The Euro is in danger. This danger comes from those who claim to be its saviours in the current crisis – from the German government, the parties supporting it, and most of the German media. They believe that responsibility for the crisis lies mostly with those members of the Eurozone that have trouble servicing their debt, and have therefore been forced to subject themselves to the EU’s as well as the IMF’s socalled ‘conditionalities’. In a rerun of the last decades’ debt crisis in the countries of the global South they are pushing for savage cuts in welfare spending. They are demanding cuts in public sector wages, and the limination of infrastructural spending. In short, the social and cultural rights of citizens are being trampled on, at the same time as collective sovereignty is being curtailed. The mere rump of a ‘European Social Model’ agreed some 11 years ago in Lisbon is being silently buried in this financial crisis of the banks and the debt crisis of the states.
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A crash course in the proposed reforms of economic governance in the European Union

by Kenneth Haar – March 2011

This years biggest and most far reaching reforms of EU legislation are by far the ones on economic governance. At the moment the pact on competitiveness, or the europact as some call it, cost is the most prominent in the debate. And for a reason. The europact contains a number of benchmarks on economic policy making in member states that have outraged trade unions and have created strong debate in many countries. In the pact the eurozone and other member states who have decided to join, ed vow to keep wages low, implement reforms on pensions, and to keep social expenditure at a “sustainable” level. In itself major steps, but it’s not until the europact is understood in connection with the other proposals on economic governance, that the scale of the problem is clear.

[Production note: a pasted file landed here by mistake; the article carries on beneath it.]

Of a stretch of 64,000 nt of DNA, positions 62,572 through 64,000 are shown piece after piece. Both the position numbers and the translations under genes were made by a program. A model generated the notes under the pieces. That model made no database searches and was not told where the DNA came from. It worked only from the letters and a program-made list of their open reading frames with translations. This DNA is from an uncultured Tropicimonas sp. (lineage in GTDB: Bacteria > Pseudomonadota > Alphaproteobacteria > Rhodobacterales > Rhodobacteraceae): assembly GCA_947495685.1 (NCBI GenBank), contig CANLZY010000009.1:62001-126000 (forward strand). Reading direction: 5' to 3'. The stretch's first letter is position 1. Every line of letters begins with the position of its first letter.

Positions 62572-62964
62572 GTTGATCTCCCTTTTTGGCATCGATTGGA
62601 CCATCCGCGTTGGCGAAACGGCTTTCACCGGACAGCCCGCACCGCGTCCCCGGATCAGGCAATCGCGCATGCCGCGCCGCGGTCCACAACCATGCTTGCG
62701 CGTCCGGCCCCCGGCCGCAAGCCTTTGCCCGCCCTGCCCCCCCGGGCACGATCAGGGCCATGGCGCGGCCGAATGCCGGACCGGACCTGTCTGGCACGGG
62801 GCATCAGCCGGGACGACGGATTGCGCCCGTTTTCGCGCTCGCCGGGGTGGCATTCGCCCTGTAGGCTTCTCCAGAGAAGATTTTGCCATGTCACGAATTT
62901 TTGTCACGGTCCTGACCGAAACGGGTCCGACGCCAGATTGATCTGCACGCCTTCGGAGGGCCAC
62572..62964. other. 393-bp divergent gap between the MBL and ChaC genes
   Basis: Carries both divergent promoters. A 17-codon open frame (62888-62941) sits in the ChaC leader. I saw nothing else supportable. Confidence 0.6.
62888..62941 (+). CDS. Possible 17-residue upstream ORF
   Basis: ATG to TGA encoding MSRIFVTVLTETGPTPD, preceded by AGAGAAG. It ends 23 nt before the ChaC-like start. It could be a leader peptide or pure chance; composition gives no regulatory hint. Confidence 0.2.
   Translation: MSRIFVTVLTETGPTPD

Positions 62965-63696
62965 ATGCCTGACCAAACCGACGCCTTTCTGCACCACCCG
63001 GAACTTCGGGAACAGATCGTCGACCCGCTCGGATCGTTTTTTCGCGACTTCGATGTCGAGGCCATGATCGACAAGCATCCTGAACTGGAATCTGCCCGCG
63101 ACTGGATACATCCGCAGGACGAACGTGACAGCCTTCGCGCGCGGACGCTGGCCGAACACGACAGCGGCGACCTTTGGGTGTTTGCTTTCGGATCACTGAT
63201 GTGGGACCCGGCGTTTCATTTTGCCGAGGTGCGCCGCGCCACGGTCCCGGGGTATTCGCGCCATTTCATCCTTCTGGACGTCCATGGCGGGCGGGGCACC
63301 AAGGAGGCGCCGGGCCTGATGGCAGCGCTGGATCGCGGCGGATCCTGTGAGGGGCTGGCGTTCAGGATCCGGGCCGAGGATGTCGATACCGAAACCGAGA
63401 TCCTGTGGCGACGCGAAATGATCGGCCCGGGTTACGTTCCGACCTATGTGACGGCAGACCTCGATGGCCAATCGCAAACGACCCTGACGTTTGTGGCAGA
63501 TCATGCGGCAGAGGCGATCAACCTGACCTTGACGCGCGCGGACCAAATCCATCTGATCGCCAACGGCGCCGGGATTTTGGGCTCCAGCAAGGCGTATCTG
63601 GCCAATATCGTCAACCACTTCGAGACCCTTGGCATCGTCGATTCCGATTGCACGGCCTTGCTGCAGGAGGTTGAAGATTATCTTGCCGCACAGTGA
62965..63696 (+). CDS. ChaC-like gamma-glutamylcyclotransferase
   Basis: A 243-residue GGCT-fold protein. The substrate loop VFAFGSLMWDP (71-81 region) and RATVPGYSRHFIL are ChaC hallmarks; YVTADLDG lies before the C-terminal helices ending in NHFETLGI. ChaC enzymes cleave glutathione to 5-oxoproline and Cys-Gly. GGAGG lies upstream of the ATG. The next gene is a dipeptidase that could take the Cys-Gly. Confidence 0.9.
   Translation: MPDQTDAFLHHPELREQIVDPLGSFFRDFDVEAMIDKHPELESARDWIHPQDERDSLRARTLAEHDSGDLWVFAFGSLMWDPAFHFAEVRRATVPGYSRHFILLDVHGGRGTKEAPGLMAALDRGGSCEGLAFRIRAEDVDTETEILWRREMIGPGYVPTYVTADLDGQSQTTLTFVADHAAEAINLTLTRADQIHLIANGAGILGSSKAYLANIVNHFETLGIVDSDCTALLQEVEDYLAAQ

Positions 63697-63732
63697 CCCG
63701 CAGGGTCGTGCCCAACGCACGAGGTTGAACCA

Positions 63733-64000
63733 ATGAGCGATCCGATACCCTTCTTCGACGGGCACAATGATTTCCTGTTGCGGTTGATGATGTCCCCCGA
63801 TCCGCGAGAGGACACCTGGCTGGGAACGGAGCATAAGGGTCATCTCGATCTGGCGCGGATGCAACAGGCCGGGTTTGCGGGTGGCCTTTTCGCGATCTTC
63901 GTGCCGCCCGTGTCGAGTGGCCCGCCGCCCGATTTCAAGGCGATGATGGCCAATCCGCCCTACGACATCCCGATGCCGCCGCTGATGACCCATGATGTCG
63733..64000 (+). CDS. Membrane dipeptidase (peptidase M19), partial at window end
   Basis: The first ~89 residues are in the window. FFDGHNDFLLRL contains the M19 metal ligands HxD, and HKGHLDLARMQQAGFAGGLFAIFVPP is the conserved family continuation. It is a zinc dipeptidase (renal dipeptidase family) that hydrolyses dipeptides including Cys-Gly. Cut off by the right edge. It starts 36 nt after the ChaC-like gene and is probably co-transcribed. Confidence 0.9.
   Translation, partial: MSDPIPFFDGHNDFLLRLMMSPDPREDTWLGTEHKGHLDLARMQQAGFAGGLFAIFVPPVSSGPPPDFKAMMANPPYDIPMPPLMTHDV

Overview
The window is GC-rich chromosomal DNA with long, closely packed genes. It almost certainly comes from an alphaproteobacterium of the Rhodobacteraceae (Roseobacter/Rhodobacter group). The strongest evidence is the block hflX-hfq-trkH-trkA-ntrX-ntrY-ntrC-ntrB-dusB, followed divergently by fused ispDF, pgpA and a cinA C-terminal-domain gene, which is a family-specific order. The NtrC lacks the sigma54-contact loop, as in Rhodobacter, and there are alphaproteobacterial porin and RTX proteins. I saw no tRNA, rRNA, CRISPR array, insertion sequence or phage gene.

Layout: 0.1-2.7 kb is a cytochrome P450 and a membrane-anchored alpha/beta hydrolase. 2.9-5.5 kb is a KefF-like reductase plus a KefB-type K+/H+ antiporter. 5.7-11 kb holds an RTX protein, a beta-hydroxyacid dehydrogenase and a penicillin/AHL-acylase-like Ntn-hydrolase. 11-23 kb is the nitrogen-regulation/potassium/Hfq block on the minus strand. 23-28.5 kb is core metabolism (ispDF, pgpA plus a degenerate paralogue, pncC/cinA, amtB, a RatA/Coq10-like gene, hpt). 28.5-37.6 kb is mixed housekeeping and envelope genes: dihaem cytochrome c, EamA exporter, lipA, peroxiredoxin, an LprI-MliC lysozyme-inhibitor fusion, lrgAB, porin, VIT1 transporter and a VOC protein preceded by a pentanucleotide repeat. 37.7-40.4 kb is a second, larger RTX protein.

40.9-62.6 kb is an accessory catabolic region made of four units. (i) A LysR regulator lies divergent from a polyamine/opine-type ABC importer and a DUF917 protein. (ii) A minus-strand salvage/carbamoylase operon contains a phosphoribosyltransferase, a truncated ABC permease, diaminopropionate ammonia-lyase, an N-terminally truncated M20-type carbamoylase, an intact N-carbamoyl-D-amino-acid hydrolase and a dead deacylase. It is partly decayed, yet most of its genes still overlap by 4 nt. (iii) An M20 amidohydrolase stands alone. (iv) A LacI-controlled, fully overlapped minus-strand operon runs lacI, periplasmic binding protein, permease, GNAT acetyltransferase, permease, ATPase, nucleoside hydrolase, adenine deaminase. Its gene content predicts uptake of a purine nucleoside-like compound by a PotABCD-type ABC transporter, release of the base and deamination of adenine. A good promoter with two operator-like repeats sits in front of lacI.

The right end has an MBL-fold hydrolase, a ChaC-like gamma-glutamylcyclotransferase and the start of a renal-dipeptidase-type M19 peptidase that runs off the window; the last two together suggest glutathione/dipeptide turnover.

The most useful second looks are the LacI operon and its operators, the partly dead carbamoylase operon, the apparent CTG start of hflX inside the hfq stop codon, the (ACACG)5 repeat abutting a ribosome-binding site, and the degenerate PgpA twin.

The following is intended to give an overview – a crash course in future economic governance of the European Union, if you like. I’ll end up with a description of the europact and an assessment of how the pact fits in with the other proposals on economic governance. That question, I would argue, frames the drama of the EU summit on the 24-25th of March.

THE EUROPEAN SEMESTER (ADOPTED)

The first reform has already been adopted. Under the so called “European semester”, member states are to hand in the draft state budgets for the coming year. After the Commission has scrutinised the documents, it will draft comments for the Council to consider. In July, the Council then gives “policy guidance” to all member states.

The Commission gives its advice on the basis of its Annual Growth Survey. This years edition emphasises the need for pension reforms in member states. So it seems some major issues are at stake here. The question is to what extent this will influence decision making at the national level. It is quite groundbreaking in itself that the Commission and the Council will discuss state budgets in most cases well before a final draft is presented to national parliaments. A Danish professor has argued that the package of reforms of economic governance as a whole will have the same influence on “fiscal policy” as the nuclear bomb had on security policy. His argument is not that strong measures will force member states to comply, but rather that most governments will strive to comply with EU standards on budgets to avoid sanctions in the first place.

The European semester is the building block in the middle of all the reforms. It provides a spelt out procedure to deal with the other elements of economic governance. Taken alone, the semester doesn’t include sanctions. But several other building blocks do.

REFORMS OF THE STABILITY PACT (TO BE ADOPTED IN JUNE)

In September last year, the Commission published six pieces of draft legislation – sometimes referred to as “the sixpack”. All have been approved with only minor proposals for amendments by the Council. According to the plan, they are to be voted on in the European Parliament in April, and the final decision to be taken in June.

Four of the proposals concern the Stability Pact. Under discussion is mainly how to enforce the two key thresholds of the Stability Pact; that member states are obliged to keep deficits on state budgets below 3 per cent, and to keep debt below 60 per cent. According to the original rules, members of the eurozone are to be fined if they cross these two thresholds, but in practice the rules on sanctions have not been upheld. That is about to change in various ways: